This quarter we found that consumers who applied for debt counselling had less purchasing power, a higher debt-service burden, and unsustainably high levels of unsecured debt. What does this all mean?
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Based on the results from the report, DebtBusters said this to the public:
Twin scourges of interest rates and inflation take their toll
While debt counselling proves effective in helping financially stretched consumers
With no meaningful increase in real income, the combination of rising interest rates and inflation is choking South African consumers who are borrowing more in an attempt to find breathing space.
According to DebtBusters’ Q3 2022 Debt Index, there has been more than a 30% increase in debt counselling enquiries compared to the same period a year ago, indicating the financial stress consumers are currently experiencing.
An increasing number of inquiries are from consumers who were first-time buyers of assets while interest rates were at historical lows before November 2021.
“The impact of the twin ‘I’s — inflation and interest — is evident in the data, which shows consumers are using unsecured credit to supplement their income. Average loan sizes have increased by 43% in just six years,” says Benay Sager, head of DebtBusters.
At the same time the number of debt obligations has decreased from 7.6 to 6.1 per consumer. This indicates more debt per credit agreement and that people are sooner reaching the stage where they are seeking assistance.
DebtBusters first began collating and analysing data for the Debt Index in 2016. A quarter-on-quarter comparison with Q3 2016 starkly shows how inflation has eroded income and rising interest rates are adding to debt-service costs.
Consumers who applied for debt counselling in Q3 2022 had:
33% less purchasing power: While nominal income was on a par with 2016 levels, when cumulative inflation is considered, the money in South African wallets and purses bought 1/3 less than it did six years ago.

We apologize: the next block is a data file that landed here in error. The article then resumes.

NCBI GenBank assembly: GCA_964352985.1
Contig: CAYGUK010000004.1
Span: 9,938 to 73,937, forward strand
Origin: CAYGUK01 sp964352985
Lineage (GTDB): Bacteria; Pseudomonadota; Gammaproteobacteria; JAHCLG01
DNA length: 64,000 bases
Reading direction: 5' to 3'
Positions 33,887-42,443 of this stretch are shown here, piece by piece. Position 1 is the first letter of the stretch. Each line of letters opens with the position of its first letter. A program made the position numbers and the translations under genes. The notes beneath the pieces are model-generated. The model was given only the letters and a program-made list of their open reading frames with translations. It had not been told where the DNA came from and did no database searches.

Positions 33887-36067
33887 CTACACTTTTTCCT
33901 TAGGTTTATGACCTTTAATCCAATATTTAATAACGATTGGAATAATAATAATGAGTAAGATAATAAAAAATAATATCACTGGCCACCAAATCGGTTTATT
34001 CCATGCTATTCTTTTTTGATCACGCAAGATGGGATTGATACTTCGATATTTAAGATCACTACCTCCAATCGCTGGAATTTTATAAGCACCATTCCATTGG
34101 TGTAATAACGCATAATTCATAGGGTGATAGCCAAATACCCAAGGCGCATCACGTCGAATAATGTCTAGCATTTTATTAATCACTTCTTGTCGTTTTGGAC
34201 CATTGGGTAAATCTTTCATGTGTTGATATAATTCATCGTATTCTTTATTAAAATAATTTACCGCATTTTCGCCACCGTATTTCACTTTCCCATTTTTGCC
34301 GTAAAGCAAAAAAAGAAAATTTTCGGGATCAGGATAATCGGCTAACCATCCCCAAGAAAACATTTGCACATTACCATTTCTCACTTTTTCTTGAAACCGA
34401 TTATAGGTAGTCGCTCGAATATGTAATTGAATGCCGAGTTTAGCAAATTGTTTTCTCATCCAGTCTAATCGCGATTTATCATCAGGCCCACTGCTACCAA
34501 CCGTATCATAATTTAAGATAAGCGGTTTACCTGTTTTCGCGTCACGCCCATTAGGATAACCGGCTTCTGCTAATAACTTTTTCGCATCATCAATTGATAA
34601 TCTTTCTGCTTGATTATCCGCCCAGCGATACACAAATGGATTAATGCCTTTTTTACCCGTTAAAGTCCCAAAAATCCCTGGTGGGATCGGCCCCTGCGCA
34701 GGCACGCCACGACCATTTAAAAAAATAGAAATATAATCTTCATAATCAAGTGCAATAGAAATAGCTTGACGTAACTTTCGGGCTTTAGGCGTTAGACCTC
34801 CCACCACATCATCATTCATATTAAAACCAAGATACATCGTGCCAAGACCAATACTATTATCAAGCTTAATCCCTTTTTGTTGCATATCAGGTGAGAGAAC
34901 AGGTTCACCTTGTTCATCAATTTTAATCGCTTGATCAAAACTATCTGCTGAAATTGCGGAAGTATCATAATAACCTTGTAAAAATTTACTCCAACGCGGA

A higher debt-service burden: On average, consumers enquiring about debt counselling are spending 62% of their take-home pay to service debt. More alarmingly the debt-to-income ratios for consumers at either end of the income spectrum is the highest recorded for Q3. For those taking home less than R5 000 a month the total debt to annual income ratio is 87% and for those with a take-home income of R20 000 or more, a historical-high of 150%.
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Unsustainably high levels of unsecured debt: Average unsecured debt levels were 26% higher than in 2016. The average figure is lower than during some previous years, possibly because of lender circumspection. But, for consumers in the R20 000-or-more income band unsecured debt levels were 50% higher. This is a direct result of these consumers using unsecured credit to make up for the cumulative impact of inflation on their take-home income.
Sager says that inflation and interest rates are very likely to keep rising into the New Year and South Africans need to do everything possible to reduce the cost of credit and protect their assets.
He says that for people needing help, especially to shield themselves against interest rate increases, debt counselling is a proven and effective way to do this.
It allows consumers to pay back expensive debt faster as interest rates on unsecured debt can be significantly reduced. Agreements with creditors secures assets that are part of the debt-counselling process.
“Debt counselling in South Africa works exceptionally well. The number of people who have successfully completed the process has increased sixfold in the past six years. In Q3 alone people who received their clearance certificates paid back R430-million worth of debt to their creditors,” says Sager.
Notes to editors
DebtBusters’ quarterly Debt Index is compiled from data provided by clients who have applied for debt counselling. South Africa’s leading and largest debt counsellor, DebtBusters holds the 2022 Debt Review industry award for the best national debt counselling company — the seventh time it has won in nine years.
Benay Sager Head of DebtBusters